As a book of historical fiction, Number the Stars by Lois Lowry lends itself to a number of unique activities for students. Go beyond the basic question/answer and vocabulary format and delve into historical projects that spring from the book's setting and plot.
Free Number the Stars Activities Online
Number the Stars is a fictional account of a young girl named Annemarie living in Denmark during WWII. Her family helps a Jewish friend named Ellen Rosen escape the country to freedom in Sweden after the Nazis invade. The book, written from Annemarie's point of view, highlights the difficulties of not only growing up during a war, but also gives readers a glimpse into the horrors of wartime.
The complex storyline means this book usually makes it onto middle school reading lists, aimed at children in grades five and up. Teachers often choose children's books for both their potential interest to the students and for the ideas presented in the storyline. Using Number the Stars allows teachers to easily add some cross-curriculum activities into their lesson plans.
Teachers and parents who homeschool may want to have some activities planned for kids who are reading this book. Also, kids who want to delve further into the book themes may also want to consider doing some supplemental activities with Number the Stars. Free activities are available online at these websites:
- Carol Hurst's Children's Literature Site offers several activity ideas, ranging from a cultural exploration of Denmark to investigating what happened to other groups of people persecuted by the Nazis.
- Scholastic has several Number the Stars lessons, including a writing prompt, extension activity and vocabulary builder.
- EasyFunSchool has questions and activities for a short literature unit on the book.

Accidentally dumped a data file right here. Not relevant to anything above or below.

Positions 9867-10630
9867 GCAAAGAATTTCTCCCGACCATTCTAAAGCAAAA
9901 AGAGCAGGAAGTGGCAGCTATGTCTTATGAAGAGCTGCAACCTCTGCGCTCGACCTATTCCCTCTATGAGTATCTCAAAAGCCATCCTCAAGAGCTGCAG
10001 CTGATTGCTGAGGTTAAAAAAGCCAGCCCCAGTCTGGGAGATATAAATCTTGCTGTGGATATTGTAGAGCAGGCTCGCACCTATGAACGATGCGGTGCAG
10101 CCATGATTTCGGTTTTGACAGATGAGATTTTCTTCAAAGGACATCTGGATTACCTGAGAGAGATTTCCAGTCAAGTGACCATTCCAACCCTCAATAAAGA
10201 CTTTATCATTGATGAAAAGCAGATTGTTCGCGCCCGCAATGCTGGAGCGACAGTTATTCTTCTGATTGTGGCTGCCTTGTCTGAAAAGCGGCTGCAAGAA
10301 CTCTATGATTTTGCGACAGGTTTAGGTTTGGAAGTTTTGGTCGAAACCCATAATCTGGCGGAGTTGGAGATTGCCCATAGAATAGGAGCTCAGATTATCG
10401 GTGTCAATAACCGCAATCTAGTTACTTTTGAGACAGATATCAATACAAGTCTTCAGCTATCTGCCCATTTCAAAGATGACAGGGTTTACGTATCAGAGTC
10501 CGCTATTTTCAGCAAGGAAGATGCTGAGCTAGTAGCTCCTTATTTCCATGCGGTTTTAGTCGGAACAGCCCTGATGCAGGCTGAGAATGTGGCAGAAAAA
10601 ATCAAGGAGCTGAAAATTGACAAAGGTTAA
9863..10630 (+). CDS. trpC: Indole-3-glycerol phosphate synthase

- ClassZone offers two pre-reading activities, two cross-curricular activities and two research projects perfect for classes studying Number the Stars.
- Book Punch offers a free download of a lesson plan if you fill out a short survey on the website.
- Use a short free trial period at Lesson Planet to get one of the 100-plus activity worksheets available for Number the Stars. Just remember to cancel your trial before you are charged.
A Teacher's Guide to the Holocaust, produced by the University of South Florida's College of Education, offers a full unit on the book Number the Stars. Not only are suggested discussion questions included, but also a long list of activities. The activities range from an activity relating the fairy tale Little Red Riding Hood to a climatic point in the book, to making posters featuring parts of literature to writing a letter to Papa, a character in the book. The lesson ideas could easily be broken up into several days' worth of activities.
The book is a thought-provoking chapter book for a book club, in addition to being perfect for personal reading and classroom reading. While activities are usually reserved for the classroom, many students may wish to do their own investigative inquiries into the Holocaust or WWII after reading Number the Stars. These free activities might include ideas like:
- Learning about how Denmark was affected by WWII through library research
- Interviewing a grandparent or senior citizen who was alive during the Holocaust about what his/her experience during the war
- Finding out what children can do to help those who are oppressed today
Students may also want to come up with their own investigative project to present to their parents or classmates about what they have learned after reading Number the Stars. Many ideas can be used as independent or group projects in the classroom or at home.
More About Number the Stars
Lois Lowry, author of the book, has won numerous awards for the book, including the prestigious Newbery Award. Other honors include being on the ALA List of Notable Children's Books and winning the Sydney Taylor Book Award from the Association of Jewish Libraries. You can enrich your child's reading experience by using activities that reinforce the concepts of courage and undying friendships that are weaved into the text.